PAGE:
Funeral held for NYPD Det. Steven McDonald

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A funeral service was held Friday for a New York City police officer known for publicly forgiving a teenage gunman who in 1986 left him paralyzed from the neck down. Detective Steven McDonald was remembered by family, friends and fellow officers at a packed St. Patrick's Cathedral in Midtown Manhattan.

Mayor Bill de Blasio and Police Commissioner James O'Neill joined scores of police officers to watch police motorcycles and a bagpipe band escort the hearse down Fifth Avenue to the front of the church. They stood in silence as pallbearers took McDonald's casket inside.

Wife Patti Ann McDonald and son, NYPD Det. Connor McDonald, listened as Steven McDonald was remembered as someone who never showed self-pity and encouraged others to forgive. Connor McDonald also eulogized his father.

"My father was a real super man," said Connor McDonald.

The paralyzed NYPD veteran died Tuesday at North Shore University Hospital on Long Island with his family, friends, and colleagues by his side, the NYPD said. He had been admitted to the hospital after a heart attack.

A teenager shot McDonald on July 12, 1986, in Central Park. The bullet pierced his spinal column. Doctors told his wife that he would not live through the day.

After the shooting left him a quadriplegic, McDonald became an advocate of peace and reconciliation. He visited police stations, schools, church groups, and more to speak about nonviolence and forgiveness, the NYPD said. He traveled to Israel, Northern Ireland, and Bosnia to spread the message, the AP reported.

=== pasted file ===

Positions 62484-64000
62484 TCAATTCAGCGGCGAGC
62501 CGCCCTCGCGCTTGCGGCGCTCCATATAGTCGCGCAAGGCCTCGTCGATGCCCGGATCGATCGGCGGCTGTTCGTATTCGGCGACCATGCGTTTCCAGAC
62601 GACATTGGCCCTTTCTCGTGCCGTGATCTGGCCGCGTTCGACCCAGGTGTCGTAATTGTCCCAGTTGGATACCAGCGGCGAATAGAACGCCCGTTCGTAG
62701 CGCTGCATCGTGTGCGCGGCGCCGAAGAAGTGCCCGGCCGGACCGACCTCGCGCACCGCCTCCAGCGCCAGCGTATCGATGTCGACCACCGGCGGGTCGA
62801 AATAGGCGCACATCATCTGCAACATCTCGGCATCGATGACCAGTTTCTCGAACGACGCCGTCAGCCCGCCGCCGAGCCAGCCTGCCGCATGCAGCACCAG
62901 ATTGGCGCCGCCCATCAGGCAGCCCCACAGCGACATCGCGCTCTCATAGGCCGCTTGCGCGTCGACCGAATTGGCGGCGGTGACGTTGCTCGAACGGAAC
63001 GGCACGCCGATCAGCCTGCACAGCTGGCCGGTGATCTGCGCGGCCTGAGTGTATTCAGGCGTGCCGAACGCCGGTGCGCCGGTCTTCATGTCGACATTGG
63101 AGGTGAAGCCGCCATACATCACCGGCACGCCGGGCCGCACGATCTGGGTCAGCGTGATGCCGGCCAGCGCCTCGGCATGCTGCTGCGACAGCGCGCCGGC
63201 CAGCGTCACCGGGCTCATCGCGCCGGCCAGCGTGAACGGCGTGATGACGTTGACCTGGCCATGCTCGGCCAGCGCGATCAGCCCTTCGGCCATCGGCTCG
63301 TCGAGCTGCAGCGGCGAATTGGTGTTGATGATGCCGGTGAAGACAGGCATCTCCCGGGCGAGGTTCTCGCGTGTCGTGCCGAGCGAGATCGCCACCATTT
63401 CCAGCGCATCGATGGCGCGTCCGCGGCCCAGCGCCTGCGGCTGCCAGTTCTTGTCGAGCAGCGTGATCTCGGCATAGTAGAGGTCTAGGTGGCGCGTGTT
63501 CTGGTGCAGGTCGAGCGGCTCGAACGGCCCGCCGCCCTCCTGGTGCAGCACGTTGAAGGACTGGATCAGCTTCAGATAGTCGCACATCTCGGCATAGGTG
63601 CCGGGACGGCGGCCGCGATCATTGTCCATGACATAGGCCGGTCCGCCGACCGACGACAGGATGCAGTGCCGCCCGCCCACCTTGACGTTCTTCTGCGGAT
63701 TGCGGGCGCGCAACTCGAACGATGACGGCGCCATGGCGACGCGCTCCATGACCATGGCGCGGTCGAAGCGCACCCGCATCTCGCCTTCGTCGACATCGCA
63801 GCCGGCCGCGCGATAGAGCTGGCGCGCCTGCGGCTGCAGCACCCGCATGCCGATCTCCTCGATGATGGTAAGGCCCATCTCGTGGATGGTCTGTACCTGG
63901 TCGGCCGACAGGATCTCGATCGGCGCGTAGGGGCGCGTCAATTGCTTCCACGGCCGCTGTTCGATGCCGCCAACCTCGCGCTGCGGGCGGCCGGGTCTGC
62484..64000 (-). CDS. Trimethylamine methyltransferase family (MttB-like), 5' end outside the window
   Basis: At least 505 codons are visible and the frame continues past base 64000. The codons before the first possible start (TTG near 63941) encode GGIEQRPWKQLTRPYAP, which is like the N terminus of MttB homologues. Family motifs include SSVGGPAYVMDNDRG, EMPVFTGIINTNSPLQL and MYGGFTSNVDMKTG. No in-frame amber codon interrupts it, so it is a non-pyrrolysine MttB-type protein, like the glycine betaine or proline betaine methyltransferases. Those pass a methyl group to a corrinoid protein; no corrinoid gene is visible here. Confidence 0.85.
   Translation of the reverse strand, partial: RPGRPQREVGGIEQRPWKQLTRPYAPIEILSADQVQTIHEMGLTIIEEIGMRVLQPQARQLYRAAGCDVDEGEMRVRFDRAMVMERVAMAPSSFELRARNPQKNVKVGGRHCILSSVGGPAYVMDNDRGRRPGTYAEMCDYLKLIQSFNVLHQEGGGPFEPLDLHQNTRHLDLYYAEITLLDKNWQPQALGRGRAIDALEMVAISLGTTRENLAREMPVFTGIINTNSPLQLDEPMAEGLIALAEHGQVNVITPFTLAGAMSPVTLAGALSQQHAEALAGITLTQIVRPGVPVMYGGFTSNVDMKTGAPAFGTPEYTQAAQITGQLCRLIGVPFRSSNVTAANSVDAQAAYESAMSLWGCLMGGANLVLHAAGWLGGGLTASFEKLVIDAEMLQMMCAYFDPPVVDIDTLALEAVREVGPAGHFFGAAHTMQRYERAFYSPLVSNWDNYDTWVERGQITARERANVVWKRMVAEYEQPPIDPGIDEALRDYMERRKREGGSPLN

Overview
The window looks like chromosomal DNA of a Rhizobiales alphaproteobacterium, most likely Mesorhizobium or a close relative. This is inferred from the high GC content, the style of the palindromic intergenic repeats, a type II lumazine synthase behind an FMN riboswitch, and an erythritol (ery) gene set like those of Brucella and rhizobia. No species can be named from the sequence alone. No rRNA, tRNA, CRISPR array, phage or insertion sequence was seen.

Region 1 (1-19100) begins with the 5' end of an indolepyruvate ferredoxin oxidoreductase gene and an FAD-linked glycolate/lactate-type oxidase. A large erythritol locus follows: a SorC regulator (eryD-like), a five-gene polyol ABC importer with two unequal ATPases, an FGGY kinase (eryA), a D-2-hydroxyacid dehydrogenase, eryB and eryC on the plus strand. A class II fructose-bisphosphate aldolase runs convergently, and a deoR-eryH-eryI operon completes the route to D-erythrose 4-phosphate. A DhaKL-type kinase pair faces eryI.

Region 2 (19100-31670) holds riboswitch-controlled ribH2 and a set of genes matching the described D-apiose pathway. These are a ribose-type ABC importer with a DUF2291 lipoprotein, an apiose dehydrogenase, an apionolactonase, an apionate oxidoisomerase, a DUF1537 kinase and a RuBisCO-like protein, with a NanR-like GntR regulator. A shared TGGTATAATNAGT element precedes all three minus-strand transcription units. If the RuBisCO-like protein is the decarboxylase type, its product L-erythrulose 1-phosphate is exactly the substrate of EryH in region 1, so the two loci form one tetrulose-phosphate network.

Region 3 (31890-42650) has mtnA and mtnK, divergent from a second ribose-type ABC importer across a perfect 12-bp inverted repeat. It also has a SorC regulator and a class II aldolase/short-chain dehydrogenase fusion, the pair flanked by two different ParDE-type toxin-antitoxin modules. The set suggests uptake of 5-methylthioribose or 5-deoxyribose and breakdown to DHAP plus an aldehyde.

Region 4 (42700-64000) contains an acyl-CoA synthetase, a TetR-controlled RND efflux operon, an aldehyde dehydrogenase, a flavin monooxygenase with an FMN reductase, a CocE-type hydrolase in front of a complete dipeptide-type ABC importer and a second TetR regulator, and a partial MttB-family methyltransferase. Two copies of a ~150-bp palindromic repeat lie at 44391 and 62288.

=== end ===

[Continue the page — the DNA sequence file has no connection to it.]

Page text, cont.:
"No one could have predicted that Steven would touch so many people, in New York and around the world," Police Commissioner James O'Neill said in a statement. "Like so many cops, Steven joined the NYPD to make a difference in people's lives. And he accomplished that every day. He is a model for each of us as we go about our daily lives. He will be greatly missed, and will always remain a part of our family."

McDonald believed what happened was God's will to turn him into a messenger of God's word. On March 1, 1987, he read a statement about his feelings toward the teenager who crippled him and said, "I forgive him."

"Since that fateful day in 1986, Steven dedicated his life to fighting hate and encouraging forgiveness through his actions," PBA President Patrick Lynch said in a statement. "He was a powerful force for all that is good and is an inspiration to all of us." 

Queens County District Attorney Richard Brown called McDonald "a true hero of the City of New York."

"Steven was an inspiring human being and a man of deep and abiding faith who, when confronted by adversity early in his police career, responded with courage, grace and dignity," Brown said in a statement. "I was proud to call him my friend."

Mayor Bill de Blasio ordered flags to be lowered to half-staff in McDonald's honor.

In honor of the fallen officer, the NYPD Aviation Unit will conduct a flyover involving 10-15 aircraft from 11 a.m. -2 p.m.  The aircraft will fly over parts of Brooklyn, Staten Island, and Manhattan, including the Hudson River, Central Park, Saint Patrick's Cathedral, and the Verrazano Bridge. The aircraft will be operating at an altitude of 1300-1500 feet.

McDonald's son Conor is an NYPD sergeant.

With the Associated Press